Presentation Title

Silver Acetate as an Anti-Microbial Agent for Managing Water Quality

Faculty Mentor

Zyta Ziora

Start Date

23-11-2019 8:45 AM

End Date

23-11-2019 9:30 AM

Location

106

Session

poster 2

Type of Presentation

Poster

Subject Area

biological_agricultural_sciences

Abstract

Recreational water illnesses are caused by the intake of water that is contaminated with varying pathogenic microorganisms. Treatment for recreational water is predominantly done using chlorination through electrolysis, which is effective though highly reactive. To improve the water quality in swimming pool water, silver acetate was used as a bactericidal agent. A model consisting of artificial sweat mixture liquid was used for sampling. A fixed number of three common pool bacteria, Pseudomonas aeruginosa, Escherichia coli, and Staphylococcus aureus, was added into the artificial swimming pool model, along with silver acetate in concentrations ranging from 2 to 16mg/L. Samples were taken immediately after the addition of silver, and 2, 4, and 24 hours afterwards. Results show that the effect of the highest proposed minimum inhibitory concentration of silver acetate, 16mg/L, was statistically insignificant. This study demonstrated the use of silver acetate as a potential disinfection agent in managing water quality.

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Nov 23rd, 8:45 AM Nov 23rd, 9:30 AM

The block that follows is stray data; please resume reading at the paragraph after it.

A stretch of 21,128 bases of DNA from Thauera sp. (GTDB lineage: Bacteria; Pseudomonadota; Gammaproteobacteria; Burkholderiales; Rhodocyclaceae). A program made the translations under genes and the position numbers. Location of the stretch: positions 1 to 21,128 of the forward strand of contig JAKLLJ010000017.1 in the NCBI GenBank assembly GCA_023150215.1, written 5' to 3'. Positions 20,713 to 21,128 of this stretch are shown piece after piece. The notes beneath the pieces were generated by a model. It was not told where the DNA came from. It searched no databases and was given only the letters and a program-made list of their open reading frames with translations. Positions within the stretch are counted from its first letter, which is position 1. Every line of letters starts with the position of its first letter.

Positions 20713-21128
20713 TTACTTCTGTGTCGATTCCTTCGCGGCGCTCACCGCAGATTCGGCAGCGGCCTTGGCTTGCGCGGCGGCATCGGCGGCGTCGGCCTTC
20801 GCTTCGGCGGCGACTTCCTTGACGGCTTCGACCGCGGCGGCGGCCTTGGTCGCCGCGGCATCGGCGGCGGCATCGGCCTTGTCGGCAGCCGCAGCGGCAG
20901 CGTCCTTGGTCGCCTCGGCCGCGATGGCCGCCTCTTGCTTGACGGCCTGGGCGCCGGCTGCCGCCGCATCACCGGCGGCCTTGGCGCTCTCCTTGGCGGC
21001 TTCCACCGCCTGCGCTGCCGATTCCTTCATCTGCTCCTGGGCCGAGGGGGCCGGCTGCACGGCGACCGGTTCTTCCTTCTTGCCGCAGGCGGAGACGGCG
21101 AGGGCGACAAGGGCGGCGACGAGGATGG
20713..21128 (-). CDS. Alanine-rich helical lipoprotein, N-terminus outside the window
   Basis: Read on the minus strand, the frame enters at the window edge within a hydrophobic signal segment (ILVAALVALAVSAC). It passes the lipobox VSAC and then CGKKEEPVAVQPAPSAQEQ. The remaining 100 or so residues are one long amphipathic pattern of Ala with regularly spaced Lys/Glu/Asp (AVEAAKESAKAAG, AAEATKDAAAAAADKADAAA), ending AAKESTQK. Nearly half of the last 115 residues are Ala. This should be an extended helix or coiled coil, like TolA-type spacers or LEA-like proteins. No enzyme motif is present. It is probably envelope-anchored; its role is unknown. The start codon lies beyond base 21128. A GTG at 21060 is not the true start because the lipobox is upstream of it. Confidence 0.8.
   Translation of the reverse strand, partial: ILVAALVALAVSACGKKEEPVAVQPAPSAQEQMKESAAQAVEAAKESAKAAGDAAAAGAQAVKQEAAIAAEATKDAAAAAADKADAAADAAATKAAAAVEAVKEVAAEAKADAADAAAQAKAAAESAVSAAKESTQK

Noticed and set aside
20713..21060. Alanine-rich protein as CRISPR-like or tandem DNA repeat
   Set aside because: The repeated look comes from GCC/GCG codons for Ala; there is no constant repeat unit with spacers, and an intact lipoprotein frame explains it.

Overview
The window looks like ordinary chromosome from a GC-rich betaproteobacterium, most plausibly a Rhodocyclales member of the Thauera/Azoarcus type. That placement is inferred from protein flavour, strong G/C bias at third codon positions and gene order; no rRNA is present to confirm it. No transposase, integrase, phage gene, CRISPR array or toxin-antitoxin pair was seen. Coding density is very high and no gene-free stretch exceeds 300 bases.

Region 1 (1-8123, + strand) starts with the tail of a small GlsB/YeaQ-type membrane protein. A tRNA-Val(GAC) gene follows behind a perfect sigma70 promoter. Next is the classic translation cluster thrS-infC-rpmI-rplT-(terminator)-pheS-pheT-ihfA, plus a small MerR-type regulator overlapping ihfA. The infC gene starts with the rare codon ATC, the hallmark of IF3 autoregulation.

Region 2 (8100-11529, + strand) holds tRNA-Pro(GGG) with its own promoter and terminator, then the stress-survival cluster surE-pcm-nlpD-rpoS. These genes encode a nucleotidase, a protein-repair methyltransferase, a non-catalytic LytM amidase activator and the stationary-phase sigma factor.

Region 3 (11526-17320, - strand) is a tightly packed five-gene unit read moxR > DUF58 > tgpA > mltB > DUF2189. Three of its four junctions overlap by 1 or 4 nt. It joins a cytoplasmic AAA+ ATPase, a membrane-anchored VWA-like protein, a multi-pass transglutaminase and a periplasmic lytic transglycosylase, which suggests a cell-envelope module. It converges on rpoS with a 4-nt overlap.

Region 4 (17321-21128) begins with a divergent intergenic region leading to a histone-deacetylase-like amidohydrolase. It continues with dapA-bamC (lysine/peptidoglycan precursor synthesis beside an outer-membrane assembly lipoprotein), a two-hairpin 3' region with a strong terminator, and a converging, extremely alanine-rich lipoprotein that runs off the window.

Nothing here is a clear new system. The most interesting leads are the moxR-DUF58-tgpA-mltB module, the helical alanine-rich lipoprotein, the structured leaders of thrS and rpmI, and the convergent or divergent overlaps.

Silver Acetate as an Anti-Microbial Agent for Managing Water Quality

106

Recreational water illnesses are caused by the intake of water that is contaminated with varying pathogenic microorganisms. Treatment for recreational water is predominantly done using chlorination through electrolysis, which is effective though highly reactive. To improve the water quality in swimming pool water, silver acetate was used as a bactericidal agent. A model consisting of artificial sweat mixture liquid was used for sampling. A fixed number of three common pool bacteria, Pseudomonas aeruginosa, Escherichia coli, and Staphylococcus aureus, was added into the artificial swimming pool model, along with silver acetate in concentrations ranging from 2 to 16mg/L. Samples were taken immediately after the addition of silver, and 2, 4, and 24 hours afterwards. Results show that the effect of the highest proposed minimum inhibitory concentration of silver acetate, 16mg/L, was statistically insignificant. This study demonstrated the use of silver acetate as a potential disinfection agent in managing water quality.